Talking about the eye can spark curiosity and open up communication for students who may have barriers about identifying as someone with a visual impairment or are struggling with a sense of low self-worth. I have often been surprised how students with a guarded demeanor have let their guard down when they pick up a 3-D model of the eye. They especially take ownership in these lessons when they get to guide the direction of exploration and when they discover that the resources for learning about the human eye go beyond a book. This information may be emotionally charged for some students and it is advisable to talk with parents before beginning instruction.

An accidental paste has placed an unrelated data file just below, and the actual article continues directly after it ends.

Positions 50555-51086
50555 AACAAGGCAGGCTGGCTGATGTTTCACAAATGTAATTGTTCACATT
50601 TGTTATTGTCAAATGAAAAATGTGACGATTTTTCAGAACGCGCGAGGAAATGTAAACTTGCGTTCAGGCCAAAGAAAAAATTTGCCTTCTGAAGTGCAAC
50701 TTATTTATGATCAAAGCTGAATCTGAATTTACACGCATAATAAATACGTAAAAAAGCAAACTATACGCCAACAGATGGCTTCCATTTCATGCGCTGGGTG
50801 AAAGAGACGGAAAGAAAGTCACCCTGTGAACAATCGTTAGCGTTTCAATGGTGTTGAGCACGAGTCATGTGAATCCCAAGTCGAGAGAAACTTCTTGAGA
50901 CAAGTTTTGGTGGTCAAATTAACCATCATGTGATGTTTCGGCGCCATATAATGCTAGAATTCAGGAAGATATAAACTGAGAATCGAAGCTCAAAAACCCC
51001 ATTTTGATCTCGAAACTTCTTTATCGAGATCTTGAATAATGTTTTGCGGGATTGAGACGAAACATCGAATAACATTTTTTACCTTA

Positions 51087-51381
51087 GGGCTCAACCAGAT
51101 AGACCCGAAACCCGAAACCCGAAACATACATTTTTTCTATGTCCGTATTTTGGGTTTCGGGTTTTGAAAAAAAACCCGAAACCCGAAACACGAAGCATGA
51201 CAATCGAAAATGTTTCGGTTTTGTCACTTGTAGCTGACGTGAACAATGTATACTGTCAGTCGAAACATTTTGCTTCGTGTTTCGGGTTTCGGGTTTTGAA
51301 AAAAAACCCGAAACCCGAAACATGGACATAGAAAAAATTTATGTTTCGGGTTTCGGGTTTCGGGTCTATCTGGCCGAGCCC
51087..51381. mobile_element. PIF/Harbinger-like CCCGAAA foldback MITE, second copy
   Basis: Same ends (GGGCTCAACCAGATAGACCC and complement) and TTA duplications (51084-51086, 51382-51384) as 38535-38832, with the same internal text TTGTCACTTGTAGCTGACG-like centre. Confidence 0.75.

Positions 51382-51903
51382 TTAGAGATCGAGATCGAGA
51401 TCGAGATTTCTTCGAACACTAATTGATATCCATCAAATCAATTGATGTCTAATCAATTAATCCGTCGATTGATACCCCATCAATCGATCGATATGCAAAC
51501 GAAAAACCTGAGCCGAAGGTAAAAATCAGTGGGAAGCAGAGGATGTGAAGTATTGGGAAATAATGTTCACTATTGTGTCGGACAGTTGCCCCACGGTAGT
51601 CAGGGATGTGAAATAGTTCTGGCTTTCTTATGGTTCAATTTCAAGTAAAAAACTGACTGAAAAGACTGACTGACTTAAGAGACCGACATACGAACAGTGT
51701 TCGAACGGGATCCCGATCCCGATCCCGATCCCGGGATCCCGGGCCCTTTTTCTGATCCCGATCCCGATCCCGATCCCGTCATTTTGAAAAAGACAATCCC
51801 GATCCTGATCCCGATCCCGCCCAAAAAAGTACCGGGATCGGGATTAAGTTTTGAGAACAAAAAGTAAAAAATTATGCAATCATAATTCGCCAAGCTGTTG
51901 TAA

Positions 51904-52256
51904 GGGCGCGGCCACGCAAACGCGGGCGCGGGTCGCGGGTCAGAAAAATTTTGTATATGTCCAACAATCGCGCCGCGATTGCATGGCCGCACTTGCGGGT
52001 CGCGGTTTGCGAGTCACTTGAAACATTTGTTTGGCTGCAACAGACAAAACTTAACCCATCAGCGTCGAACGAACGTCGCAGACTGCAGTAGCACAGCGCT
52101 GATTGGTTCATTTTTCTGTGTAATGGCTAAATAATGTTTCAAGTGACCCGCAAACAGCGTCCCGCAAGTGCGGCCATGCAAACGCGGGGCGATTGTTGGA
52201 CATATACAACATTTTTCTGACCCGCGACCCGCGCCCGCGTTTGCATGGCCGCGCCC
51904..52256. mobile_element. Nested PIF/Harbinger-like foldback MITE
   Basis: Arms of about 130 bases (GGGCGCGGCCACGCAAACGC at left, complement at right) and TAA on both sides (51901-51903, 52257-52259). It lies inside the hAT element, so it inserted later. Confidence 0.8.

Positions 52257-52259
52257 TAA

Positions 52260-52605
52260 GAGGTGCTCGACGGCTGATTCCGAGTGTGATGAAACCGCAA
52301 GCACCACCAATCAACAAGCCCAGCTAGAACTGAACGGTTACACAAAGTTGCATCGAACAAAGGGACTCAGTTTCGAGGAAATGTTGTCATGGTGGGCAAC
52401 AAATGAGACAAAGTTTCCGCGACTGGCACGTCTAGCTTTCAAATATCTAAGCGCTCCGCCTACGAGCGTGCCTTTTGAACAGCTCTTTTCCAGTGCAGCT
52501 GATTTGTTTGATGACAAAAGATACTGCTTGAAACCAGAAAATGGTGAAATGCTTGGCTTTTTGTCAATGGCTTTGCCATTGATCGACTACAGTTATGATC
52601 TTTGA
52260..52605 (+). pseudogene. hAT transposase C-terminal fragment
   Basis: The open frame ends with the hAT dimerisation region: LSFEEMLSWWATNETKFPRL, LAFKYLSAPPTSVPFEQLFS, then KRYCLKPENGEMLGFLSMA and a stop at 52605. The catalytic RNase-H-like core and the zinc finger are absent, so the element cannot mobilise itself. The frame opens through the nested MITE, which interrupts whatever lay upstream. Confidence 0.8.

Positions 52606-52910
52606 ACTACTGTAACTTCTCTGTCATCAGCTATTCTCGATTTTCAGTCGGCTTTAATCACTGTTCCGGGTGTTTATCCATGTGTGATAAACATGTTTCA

This topic can be applied in a student’s academic setting in a number of ways. The study of optics and the properties of light fit into the science curriculum as a branch of physics and have relevance throughout our day with use of items such as eye glasses and camera lenses. Learning the names of the parts of the eye (e.g., cornea, vitreous) and eye conditions (e.g. hypoplasia, oculocutaneous albinism) fulfills language arts objectives of word construction and vocabulary building. Taking apart and rebuilding these multi-syllabic words can have high appeal for students with poor literacy skills and provide a bridge to related language arts objectives. Learning about the eye and the uniqueness of eye conditions also presents ideal topics for personal essays and research papers at any age level. Students may also be interested in independent study projects in classes such as journalism, public speaking, or art. Numerous benefits exist for studying this topic at both the elementary and secondary level.